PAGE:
Harassment, Intimidation, and Bullying
The Board of Education prohibits acts of harassment, intimidation, or bullying of a student. A safe and civil environment in schools is necessary for students to learn and achieve high academic standards. Harassment, intimidation, or bullying like other disruptive/violent behaviors is conduct that disrupts both a student’s ability to learn and a school’s ability to educate in a safe and disciplined environment.In all such instances, such behavior will not be tolerated and will be addressed according to Board of Education Policy #5512.“Harassment, intimidation, or bullying” means any gesture, any written, verbal, physical act, or any electronic communication as defined in N.J.S.A. 18A:37-14, whether it be a single incident or a series of incidents that:
A. Is reasonably perceived as being motivated by either any actual or perceived characteristic, such as race, color, religion, ancestry, national origin, gender, sexual orientation, gender identity, and expression, or a mental, physical or sensory disability; or by any other distinguishing characteristic; and that
B. Takes place on school property, at any school-sponsored function, on a school bus or off school grounds as provided for in N.J.S.A. 18A:37-15.3, that substantially disrupts or interferes with the orderly operation of the school or the rights of other students; and that
C. A reasonable person should know, under the circumstances, that the act(s) will have the effect of physically or emotionally harming a student or damaging the student's property, or placing a student in reasonable fear of physical or emotional harm to his/her person or damage to his/her property; or
E. Creates a hostile educational environment for the student by interfering with a student's education or by severely or pervasively causing physical or emotional harm to the student.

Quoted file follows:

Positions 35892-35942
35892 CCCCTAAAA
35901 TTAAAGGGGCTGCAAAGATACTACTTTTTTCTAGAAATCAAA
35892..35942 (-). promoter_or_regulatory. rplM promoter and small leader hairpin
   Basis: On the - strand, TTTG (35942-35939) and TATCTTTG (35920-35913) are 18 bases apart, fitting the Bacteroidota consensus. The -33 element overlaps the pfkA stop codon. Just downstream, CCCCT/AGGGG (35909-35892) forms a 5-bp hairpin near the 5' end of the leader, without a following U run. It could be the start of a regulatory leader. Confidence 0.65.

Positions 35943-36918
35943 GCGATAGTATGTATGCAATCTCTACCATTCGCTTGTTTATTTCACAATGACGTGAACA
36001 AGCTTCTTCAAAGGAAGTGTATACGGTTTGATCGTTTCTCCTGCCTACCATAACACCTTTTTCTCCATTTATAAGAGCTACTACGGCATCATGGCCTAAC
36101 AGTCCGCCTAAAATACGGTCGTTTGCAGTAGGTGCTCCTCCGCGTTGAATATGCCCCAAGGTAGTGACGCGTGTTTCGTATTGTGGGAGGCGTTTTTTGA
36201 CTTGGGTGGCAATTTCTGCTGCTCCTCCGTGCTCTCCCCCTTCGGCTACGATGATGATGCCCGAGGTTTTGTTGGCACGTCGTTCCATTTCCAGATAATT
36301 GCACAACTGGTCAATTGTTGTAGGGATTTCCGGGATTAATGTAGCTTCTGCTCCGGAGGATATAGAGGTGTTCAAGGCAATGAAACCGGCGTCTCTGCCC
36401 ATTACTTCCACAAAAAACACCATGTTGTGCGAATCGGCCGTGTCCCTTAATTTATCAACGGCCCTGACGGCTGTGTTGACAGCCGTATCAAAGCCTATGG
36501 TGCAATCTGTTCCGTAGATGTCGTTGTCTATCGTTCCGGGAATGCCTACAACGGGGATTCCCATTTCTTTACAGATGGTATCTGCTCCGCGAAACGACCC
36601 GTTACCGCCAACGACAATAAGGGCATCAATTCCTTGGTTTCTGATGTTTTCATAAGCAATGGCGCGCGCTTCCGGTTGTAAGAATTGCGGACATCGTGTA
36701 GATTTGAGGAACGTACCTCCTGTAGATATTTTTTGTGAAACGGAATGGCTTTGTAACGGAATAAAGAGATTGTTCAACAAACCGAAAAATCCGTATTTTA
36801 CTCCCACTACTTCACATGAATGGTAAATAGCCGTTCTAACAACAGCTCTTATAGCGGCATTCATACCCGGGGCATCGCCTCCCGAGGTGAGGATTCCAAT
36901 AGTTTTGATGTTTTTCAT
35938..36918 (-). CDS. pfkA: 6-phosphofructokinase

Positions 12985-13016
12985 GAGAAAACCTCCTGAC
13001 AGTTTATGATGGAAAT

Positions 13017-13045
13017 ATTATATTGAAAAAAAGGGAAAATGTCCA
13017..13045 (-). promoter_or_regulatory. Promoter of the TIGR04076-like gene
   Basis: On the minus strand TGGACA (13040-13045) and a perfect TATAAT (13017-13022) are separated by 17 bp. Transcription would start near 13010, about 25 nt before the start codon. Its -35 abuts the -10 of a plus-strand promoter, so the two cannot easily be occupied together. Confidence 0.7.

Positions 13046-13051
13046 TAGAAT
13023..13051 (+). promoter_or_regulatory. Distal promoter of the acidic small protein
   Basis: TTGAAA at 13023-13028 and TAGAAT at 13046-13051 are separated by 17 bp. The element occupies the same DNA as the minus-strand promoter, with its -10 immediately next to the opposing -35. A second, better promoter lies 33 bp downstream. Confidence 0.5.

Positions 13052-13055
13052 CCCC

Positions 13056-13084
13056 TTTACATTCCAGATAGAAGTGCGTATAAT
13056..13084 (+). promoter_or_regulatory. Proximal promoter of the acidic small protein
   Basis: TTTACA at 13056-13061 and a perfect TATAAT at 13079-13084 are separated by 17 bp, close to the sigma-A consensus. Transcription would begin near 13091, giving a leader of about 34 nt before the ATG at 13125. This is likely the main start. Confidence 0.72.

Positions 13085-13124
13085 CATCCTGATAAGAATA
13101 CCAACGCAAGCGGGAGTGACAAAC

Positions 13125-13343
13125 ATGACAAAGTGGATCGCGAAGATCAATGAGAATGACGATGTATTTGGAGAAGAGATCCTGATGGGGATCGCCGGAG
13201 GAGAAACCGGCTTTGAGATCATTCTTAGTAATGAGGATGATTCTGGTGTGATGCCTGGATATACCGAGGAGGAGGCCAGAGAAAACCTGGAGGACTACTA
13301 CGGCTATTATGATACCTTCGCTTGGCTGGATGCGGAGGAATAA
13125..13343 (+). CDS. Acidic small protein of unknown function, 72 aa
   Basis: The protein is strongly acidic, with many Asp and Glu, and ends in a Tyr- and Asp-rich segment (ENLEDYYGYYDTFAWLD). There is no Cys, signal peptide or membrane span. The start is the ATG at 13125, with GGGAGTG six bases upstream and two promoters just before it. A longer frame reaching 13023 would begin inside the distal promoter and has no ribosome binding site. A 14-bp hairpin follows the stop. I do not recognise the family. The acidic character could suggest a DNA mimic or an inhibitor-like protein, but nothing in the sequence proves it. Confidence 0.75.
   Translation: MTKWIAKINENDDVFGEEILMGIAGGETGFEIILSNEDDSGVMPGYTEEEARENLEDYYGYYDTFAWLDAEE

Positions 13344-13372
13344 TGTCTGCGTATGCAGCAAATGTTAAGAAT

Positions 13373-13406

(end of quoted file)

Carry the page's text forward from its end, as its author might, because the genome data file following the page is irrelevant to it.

F. Schools are required to address harassment, intimidation, and bullying occurring off school grounds, when there is a nexus between the harassment, intimidation, and bullying and the school (e.g., the harassment, intimidation, or bullying substantially disrupts or interferes with the orderly operation of the school or the rights of other students).All cases that are reported as Harassment, Intimidation, and Bullying (“HIB”), may not constitute the statutory definition of HIB noted above. Notwithstanding the fact that the conduct may not constitute the statutory definition of HIB, the conduct may be a violation of the Board of Education Discipline/Code of Conduct #5600 or another Policy or Regulation of the Board. In such case, the conduct will be handled in accordance with the applicable Board Policy or Regulation. As recently explained by the Courts:
The statutory definition of “bullying” does not include all violent or aggressive conduct against a student. The definition, both before and after adoption of the 2010 Anti-Bullying Act, refers to conduct that is “reasonably perceived as being motivated” by a “distinguishing characteristic” of the victim, such as, “race, color, religion, ancestry, national origin, gender, sexual orientation, gender identity and expression, or a mental, physical, or sensory [disability]” N.J.S.A. 18A:37-14. The statute has not limited “distinguishing characteristic” to those specifically enumerated, but it has consistently required such a perceived motivation. Thus, harmful or demeaning conduct motivated only by another reason, for example, a dispute about relationships or personal belongings, or aggressive conduct without
identifiable motivation, does not come within the statutory definition of bullying.